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Race and College Success: Evidence from Missouri

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  • Peter Arcidiacono
  • Cory Koedel

Abstract

Conditional on enrollment, African American students are substantially less likely to graduate from 4-year public universities than white students. Using administrative micro data from Missouri, we decompose the graduation gap between African Americans and whites into four factors: (1) racial differences in how students sort to universities, (2) racial differences in how students sort to initial majors, (3) racial differences in school quality prior to entry, and (4) racial differences in other observed pre-entry skills. Pre-entry skills explain 65 and 86 percent of the gap for women and men respectively. A small role is found for differential sorting into college, particularly for women, and this is driven by African Americans being disproportionately represented at urban schools and the schools at the very bottom of the quality distribution.

Suggested Citation

  • Peter Arcidiacono & Cory Koedel, 2013. "Race and College Success: Evidence from Missouri," NBER Working Papers 19188, National Bureau of Economic Research, Inc.
  • Handle: RePEc:nbr:nberwo:19188
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    Citations

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    Cited by:

    1. Erwin Ooghe & Erik Schokkaert, 2016. "School accountability: can we reward schools and avoid pupil selection?," Social Choice and Welfare, Springer;The Society for Social Choice and Welfare, vol. 46(2), pages 359-387, February.
    2. Rodney J. Andrews & Scott A. Imberman & Michael F. Lovenheim, 2017. "Risky Business? The Effect of Majoring in Business on Earnings and Educational Attainment," NBER Working Papers 23575, National Bureau of Economic Research, Inc.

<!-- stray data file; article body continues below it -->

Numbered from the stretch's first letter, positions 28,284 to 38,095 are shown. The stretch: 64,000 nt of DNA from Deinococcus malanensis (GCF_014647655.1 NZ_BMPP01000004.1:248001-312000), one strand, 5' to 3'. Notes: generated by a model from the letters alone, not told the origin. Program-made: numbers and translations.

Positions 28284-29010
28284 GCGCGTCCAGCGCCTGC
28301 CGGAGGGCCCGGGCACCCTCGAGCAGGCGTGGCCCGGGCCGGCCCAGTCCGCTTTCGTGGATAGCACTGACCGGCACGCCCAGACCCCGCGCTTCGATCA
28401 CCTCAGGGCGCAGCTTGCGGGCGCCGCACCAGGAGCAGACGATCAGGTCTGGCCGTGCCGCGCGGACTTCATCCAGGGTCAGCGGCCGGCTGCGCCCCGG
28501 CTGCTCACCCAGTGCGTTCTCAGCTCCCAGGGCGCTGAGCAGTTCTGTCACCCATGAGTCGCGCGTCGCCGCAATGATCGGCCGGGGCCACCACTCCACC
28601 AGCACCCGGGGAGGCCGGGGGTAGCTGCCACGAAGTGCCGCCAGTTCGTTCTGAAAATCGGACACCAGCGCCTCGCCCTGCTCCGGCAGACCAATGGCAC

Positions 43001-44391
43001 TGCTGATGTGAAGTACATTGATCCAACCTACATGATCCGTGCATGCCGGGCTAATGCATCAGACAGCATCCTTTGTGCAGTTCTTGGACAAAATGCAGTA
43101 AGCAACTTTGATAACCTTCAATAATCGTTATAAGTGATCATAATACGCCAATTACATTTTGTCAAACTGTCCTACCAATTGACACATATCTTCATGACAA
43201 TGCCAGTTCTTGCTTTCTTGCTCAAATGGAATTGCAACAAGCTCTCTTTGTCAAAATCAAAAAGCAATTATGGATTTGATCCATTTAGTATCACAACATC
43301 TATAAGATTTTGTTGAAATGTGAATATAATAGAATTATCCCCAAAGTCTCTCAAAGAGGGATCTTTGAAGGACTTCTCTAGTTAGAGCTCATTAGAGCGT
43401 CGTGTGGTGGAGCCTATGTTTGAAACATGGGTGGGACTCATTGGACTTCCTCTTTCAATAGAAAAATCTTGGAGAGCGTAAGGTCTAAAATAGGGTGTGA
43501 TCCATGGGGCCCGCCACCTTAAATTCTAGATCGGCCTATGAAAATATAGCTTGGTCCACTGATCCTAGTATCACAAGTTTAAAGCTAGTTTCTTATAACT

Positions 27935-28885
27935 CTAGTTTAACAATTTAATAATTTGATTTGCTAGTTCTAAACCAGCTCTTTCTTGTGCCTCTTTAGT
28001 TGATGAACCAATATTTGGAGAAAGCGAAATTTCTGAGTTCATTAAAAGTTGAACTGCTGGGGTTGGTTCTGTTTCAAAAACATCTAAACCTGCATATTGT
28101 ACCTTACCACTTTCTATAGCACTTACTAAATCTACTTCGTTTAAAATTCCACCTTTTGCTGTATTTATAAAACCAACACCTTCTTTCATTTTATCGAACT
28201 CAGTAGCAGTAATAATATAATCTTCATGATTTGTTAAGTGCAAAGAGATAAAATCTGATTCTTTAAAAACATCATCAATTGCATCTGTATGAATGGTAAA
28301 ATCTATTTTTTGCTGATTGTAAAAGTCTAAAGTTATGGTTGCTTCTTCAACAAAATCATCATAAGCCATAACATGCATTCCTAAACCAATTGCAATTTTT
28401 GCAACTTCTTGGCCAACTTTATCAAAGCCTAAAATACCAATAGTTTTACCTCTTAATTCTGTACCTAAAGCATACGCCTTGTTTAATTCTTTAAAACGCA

3. Ralph Stinebrickner & Todd R. Stinebrickner, 2014. "A Major in Science? Initial Beliefs and Final Outcomes for College Major and Dropout," Review of Economic Studies, Oxford University Press, vol. 81(1), pages 426-472.
    4. Tolga Yuret, 2016. "Students Trapped in the Centralized University Admissions System," Economics Bulletin, AccessEcon, vol. 36(1), pages 522-527.
    5. Rajeev Darolia & Cory Koedel, 2016. "High Schools and Students’ Initial Colleges and Majors," Working Papers WP16-09, Department of Economics, University of Missouri, revised Apr 2017.
    6. Emmons, William R. & Noeth, Bryan J., 2013. "Economic vulnerability and financial fragility," Review, Federal Reserve Bank of St. Louis, issue Sep, pages 361-388.
    7. Peter Arcidiacono & Esteban Aucejo & Patrick Coate & V. Joseph Hotz, 2012. "Affirmative Action and University Fit: Evidence from Proposition 209," NBER Working Papers 18523, National Bureau of Economic Research, Inc.
    8. Peter Arcidiacono & Cory Koedel, 2014. "Race and College Success: Evidence from Missouri," American Economic Journal: Applied Economics, American Economic Association, vol. 6(3), pages 20-57, July.
    9. Mohamed Arouri & Adel Ben-Youssef & Cuong Nguyen, 2016. "Ethnic and racial disparities in children's education Comparative evidence from Ethiopia, India, Peru, and Viet Nam," WIDER Working Paper Series 087, World Institute for Development Economic Research (UNU-WIDER).
    10. Diyi Li & Cory Koedel, 2016. "Representation and Salary Gaps by Race/Ethnicity and Gender at Selective Public Universities," Working Papers 2016-13, Department of Economics, University of Missouri, revised Apr 2017.
    11. Li Tan & Cory Koedel, 2017. "The Effects of Differential Income Replacement and Mortality on U.S. Social Security Redistributions," Working Papers 2017-01, Department of Economics, University of Missouri, revised Feb 2018.
    12. Rodney J. Andrews & Scott A. Imberman & Michael F. Lovenheim, 2016. "Recruiting and Supporting Low-Income, High-Achieving Students at Flagship Universities," NBER Working Papers 22260, National Bureau of Economic Research, Inc.
    13. Peter Arcidiacono & Michael Lovenheim, 2016. "Affirmative Action and the Quality-Fit Trade-Off," Journal of Economic Literature, American Economic Association, vol. 54(1), pages 3-51, March.
    14. William R. Johnson, 2017. "Parties or Problem Sets: Review Article on How College Works and Paying for the Party," Journal of Economic Literature, American Economic Association, vol. 55(1), pages 136-147, March.

    More about this item

    JEL classification:

    • I23 - Health, Education, and Welfare - - Education - - - Higher Education; Research Institutions
    • J15 - Labor and Demographic Economics - - Demographic Economics - - - Economics of Minorities, Races, Indigenous Peoples, and Immigrants; Non-labor Discrimination

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